7th Battalion, Kings Own Scottish Borderers
Died 27 September 1915
James Todd was born at Kirkurd, Peeblesshire, the son of John Todd, and his wife, Jane Wilson Todd, on 21 June 1891. James Todd’s link with Wigtown comes from the fact that his parents were living at West Kirkland farm at the time of his death. James was living in Castle Douglas when he enlisted in the army.
James served with the 7th Battalion, Kings Own Scottish Borderers, which was raised in August 1914 when the war broke out. After training on Salisbury Plain in early 1915 the Battalion landed at Boulogne on 10 July 1915. They fought in the action at Hooge in later in the month, being the first division to be attacked by flamethrowers. On 25 September the battalion were at the Battle of Loos and it is likely that it was here that James Todd, by then an acting Sergeant, received the wounds that were to lead to his death two days later. He is buried in Vieille-Chapelle New Military Cemetery near the French town of Bethune along with 645 other casualties. His outstanding pay of £17 was paid to his mother and she also received a War Gratuity in 1919 amounting to £6 10s.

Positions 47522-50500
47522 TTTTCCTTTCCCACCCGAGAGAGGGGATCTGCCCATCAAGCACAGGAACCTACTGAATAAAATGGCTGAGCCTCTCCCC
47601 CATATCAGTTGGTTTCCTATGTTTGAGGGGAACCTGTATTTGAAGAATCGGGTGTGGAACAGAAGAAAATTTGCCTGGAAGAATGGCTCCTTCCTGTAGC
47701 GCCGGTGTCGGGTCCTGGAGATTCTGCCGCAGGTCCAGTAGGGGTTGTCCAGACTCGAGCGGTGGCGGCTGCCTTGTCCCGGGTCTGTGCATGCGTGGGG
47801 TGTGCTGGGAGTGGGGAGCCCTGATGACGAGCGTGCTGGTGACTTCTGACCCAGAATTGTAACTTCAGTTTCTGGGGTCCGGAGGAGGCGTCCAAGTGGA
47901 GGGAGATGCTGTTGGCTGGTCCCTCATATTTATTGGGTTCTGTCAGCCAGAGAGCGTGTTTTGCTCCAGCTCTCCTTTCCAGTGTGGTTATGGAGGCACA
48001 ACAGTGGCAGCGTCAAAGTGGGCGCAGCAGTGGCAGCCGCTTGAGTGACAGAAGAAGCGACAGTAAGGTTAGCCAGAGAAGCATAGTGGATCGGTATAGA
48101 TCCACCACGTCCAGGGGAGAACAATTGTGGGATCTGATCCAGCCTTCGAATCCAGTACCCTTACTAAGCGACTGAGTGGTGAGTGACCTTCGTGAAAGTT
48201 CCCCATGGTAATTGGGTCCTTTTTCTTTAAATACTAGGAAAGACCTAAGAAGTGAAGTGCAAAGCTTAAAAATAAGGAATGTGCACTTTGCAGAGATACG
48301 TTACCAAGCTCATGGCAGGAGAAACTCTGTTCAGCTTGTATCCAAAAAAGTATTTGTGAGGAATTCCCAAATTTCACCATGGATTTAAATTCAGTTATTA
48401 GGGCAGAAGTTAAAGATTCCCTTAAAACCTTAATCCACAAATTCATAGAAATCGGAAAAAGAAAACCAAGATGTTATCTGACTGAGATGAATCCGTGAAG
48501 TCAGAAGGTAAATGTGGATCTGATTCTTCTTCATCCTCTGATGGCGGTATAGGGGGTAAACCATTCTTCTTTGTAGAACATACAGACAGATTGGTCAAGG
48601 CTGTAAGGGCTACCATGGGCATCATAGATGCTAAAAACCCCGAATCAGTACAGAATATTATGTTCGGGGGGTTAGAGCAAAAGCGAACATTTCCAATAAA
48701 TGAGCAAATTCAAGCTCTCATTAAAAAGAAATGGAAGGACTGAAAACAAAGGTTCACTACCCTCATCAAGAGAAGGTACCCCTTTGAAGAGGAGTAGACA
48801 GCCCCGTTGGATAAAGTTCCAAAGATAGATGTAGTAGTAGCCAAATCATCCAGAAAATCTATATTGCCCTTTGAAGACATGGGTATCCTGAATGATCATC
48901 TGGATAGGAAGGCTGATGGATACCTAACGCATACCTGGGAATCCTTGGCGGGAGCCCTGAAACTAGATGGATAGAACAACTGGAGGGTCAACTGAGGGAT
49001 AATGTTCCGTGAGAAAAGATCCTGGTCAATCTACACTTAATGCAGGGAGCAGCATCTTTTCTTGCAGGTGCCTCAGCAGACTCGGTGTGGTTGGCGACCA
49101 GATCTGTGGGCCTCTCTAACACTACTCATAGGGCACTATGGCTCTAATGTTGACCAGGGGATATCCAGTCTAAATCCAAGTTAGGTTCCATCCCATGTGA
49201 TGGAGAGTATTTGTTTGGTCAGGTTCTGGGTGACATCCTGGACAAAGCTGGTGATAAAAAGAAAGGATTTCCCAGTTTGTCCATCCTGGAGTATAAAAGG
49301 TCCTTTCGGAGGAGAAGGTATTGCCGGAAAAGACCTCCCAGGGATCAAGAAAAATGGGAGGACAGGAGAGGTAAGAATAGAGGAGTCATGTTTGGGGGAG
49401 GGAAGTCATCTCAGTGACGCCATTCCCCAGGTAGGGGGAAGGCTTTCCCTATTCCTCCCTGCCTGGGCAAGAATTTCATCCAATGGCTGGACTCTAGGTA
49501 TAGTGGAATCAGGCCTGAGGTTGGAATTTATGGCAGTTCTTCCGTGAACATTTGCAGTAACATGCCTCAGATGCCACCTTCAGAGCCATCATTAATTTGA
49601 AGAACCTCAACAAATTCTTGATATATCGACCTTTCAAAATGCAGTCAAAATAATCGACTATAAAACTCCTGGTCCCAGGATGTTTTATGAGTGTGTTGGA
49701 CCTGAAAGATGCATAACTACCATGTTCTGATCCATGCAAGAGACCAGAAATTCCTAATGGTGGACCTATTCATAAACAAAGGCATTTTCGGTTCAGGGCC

It was at the Battle of Loos on 25 September that one of James Todd’s fellow soldiers of the 7th Battalion, Piper Daniel Laidlaw, won the Victoria Cross. Prior to an assault on enemy trenches and during the worst of the bombardment, Piper Laidlaw, seeing that his company was shaken with the effects of gas, with complete disregard for danger, mounted the parapet and, marching up and down, played his company out of the trench. The effect of his splendid example was immediate and the company dashed to the assault. Piper Laidlaw continued playing his pipes even after he was wounded and until the position was won.